Say what you like about the James Bond films, but they have directly birthed a handful of fantastic pop songs, including Wings’ Live & Let Die and Louis Armstrong’s velvet-smooth We Have All The Time In The World. But one – and only one – has earned a nomination for Song Of The Year. Carly Simon’s Nobody Does It Better was the theme to 1977’s The Spy Who Loved Me, written by composer Marvin Hamlisch and lyricist Carole Bayer Sager. It lost out, however, to two another compositions for films – Evergreen (the theme to A Star Is Born) and You Light Up My Life, from the film of the same name. Incidentally, that’s the only time two songs have shared the prize.

Doobie BotherThe Doobie Brothers

The Doobie Brothers

Jimmy Webb wasn’t the only artist to enjoy a double nomination. The Doobie Brothers’ Michael McDonald also found himself up for the award twice in the same year, though with two different writing partners. Studio Doobie Lester Abrams co-wrote the single Minute By Minute with McDonald, but a place on the podium was assured thanks to the latter’s song with Kenny Loggins, What A Fool Believes.

No song success for Jackson Michael Jackson and Lionel Ritchie

Michael Jackson and Lionel Ritchie

Few ’80s artists apart from Madonna and Prince could hold a candle to Michael Jackson, but despite his chart-topping domination, neither he nor his songwriting partners had even a sniff of songwriting success during the 80s – apart from Jackson’s part in the Ethiopia famine charity single We Are The World, with Jackson co-credited alongside Lionel Richie. There was more to be thankful for in the Record Of The Year category at least: Beat It won the category for 1983, and Thriller also won Album Of The Year.

Bette Midler’s double runBette Midler

Bette Midler

Think of 1989 and a clutch of classic singles spring to mind – Madonna’s Like A Prayer, The B-52s’ Love Shack, Cher’s Turn Back Time and Soul II Soul’s Back To Life, to name but a few. What did the Grammy judges plump for? Seemingly possessed by the spirit of a Broadway theatrical agent, the Grammy panel rewarded Bette Midler’s Wind Beneath My Wings, and followed it up a year later with another prize, this time for the equally maudlin From A Distance. In generations to come, music historians may come up with the idea that Midler was the female pre-eminent pop artist of the ’80s. It’s as if Madonna never happened.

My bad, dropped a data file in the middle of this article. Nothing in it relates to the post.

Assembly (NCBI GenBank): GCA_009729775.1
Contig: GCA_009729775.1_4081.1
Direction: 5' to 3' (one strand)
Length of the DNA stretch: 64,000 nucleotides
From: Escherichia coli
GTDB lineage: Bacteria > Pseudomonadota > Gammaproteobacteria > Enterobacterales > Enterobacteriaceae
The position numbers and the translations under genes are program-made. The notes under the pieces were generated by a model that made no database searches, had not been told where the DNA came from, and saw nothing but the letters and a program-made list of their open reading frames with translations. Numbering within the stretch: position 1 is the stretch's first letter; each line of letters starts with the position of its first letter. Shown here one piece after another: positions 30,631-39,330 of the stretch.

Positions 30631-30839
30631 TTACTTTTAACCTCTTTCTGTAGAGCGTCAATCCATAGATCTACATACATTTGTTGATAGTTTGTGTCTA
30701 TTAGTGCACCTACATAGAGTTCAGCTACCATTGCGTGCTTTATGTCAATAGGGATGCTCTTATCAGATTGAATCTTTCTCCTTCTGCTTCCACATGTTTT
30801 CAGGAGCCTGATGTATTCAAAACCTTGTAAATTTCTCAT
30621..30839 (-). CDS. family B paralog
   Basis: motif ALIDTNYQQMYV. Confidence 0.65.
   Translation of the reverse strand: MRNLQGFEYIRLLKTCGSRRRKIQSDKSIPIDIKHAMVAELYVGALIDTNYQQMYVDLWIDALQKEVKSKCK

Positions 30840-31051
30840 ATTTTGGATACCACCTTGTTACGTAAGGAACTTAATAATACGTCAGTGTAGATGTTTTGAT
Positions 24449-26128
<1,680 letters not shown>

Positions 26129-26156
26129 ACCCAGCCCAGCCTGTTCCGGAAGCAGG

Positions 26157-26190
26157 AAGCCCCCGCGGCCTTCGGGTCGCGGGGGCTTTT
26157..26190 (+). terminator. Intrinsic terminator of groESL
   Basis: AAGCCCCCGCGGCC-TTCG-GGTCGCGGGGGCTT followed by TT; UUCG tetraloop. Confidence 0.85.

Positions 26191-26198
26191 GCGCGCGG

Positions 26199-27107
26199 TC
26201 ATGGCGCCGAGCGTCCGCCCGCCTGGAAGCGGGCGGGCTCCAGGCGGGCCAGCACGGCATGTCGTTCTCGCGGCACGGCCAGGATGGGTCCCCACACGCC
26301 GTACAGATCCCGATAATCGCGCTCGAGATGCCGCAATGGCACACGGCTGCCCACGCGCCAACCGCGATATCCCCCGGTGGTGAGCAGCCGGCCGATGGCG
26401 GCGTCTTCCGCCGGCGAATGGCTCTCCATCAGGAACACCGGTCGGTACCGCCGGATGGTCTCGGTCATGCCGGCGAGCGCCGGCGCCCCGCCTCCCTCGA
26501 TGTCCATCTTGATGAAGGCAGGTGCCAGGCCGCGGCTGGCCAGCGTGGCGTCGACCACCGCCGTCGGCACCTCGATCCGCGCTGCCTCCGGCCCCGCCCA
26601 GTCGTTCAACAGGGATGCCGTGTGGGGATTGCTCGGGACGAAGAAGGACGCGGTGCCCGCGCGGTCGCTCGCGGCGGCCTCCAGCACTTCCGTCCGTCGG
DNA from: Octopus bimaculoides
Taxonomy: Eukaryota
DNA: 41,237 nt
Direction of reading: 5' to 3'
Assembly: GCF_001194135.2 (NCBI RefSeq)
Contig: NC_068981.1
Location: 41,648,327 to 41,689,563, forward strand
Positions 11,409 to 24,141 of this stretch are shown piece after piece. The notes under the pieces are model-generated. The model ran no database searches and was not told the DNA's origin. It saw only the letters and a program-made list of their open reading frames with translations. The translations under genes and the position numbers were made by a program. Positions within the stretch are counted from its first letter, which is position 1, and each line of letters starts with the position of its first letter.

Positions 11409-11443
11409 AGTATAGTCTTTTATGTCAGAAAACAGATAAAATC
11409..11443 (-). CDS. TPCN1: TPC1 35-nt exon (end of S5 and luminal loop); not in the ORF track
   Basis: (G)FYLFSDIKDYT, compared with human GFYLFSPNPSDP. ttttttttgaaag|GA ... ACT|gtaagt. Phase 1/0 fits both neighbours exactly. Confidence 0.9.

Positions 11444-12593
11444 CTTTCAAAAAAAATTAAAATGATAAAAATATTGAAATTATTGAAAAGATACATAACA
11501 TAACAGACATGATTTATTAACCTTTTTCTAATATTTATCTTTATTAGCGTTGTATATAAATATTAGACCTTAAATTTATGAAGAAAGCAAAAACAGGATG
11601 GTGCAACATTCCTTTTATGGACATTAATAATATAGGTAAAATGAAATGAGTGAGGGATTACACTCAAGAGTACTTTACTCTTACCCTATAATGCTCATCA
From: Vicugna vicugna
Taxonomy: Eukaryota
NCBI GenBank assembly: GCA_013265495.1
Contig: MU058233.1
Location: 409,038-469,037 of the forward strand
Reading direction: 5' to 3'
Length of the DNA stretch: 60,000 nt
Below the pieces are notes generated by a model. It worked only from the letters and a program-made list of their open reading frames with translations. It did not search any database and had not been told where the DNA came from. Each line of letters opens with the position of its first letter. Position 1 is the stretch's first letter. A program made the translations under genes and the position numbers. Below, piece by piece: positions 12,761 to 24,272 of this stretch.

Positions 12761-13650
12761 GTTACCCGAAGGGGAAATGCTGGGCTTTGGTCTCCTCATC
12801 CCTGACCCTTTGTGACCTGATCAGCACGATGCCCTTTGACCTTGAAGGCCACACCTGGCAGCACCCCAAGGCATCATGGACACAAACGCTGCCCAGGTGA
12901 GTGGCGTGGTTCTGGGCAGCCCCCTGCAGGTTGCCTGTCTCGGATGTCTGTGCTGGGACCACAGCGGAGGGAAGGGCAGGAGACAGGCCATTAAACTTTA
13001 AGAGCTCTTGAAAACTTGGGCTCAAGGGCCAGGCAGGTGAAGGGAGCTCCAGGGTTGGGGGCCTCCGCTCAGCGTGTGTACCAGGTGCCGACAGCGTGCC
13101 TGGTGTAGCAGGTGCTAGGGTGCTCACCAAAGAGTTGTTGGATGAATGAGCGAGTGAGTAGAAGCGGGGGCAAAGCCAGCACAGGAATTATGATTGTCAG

The year music went to the moviesElton John, Sylvester Stallone and Tim Rice

Elton John, Sylvester Stallone and Tim Rice

Music and movies have always gone hand in hand, and the Grammys and the Oscars have been regular dance partners. But 1994 was noteworthy even amid Hollywood themes to shoehorn their way into the proceedings. That year, no less than three of the songs in contention for the prize were from films. The Lion King soundtrack gave Elton John and Tim Rice two nods for the songs Circle Of Life and Can You Feel The Love, but victory went instead to Bruce Springsteen for the downbeat Streets Of Philadelphia.

Illustrious omissions
Given that the Grammy’s have a public reputation of largely rewarding commercial rather than critical success, it’s odd that several of the pop world’s biggest artists have never been recognised – or even nominated. The Rolling Stones, Madonna, David Bowie and Queen have never even been nominated, while Prince’s one nomination was for Sinead O’Connor’s version of Nothing Compares To You.

Beautiful day for U2Bono and U2

Bono and U2

U2, on the other hand, were nominated in 1987 for I Still Haven’t Found What I’m Looking For, though the Linda Ronstadt/James Ingram duet Somewhere Out There ultimately proved the winner. But U2’s day would come in the 2000s, with a double whammy five years apart. Beautiful Day – widely regarded as something of a commercial return to form after the dance rock antics half a decade earlier – took the honours for 2000, and five years later they followed it up with another for Sometimes You Can’t Make It On Your Own. Some things truly do come to those who wait.

Seven’s up for songwritersBruno Mars winning a Grammy Award for That’s What I Like

Bruno Mars winning a Grammy Award for That’s What I Like

Songwriting often demands company – bouncing ideas off each other, helping songs take shape from those sparks of inspiration. But pity whoever had to pay the pizza bill for the songwriting session that birthed Bruno Mars’ That’s What I Like, which took the award for 2017. No less than seven writers – including Mars himself – contributed, a record that will likely take some beating. The most songwriters in this year’s nominations are five – for Hard Place by H.E.R. and Someone You Loved by Lewis Capaldi.

Growing choice for the award
When the category was invented only five songs went head-to-head. Nowadays – possibly because our streaming and download culture now favours the song over the album – this year’s prize is now contested by eight songs. Well, the human population has more than doubled in that time, so we suppose that’s only fair.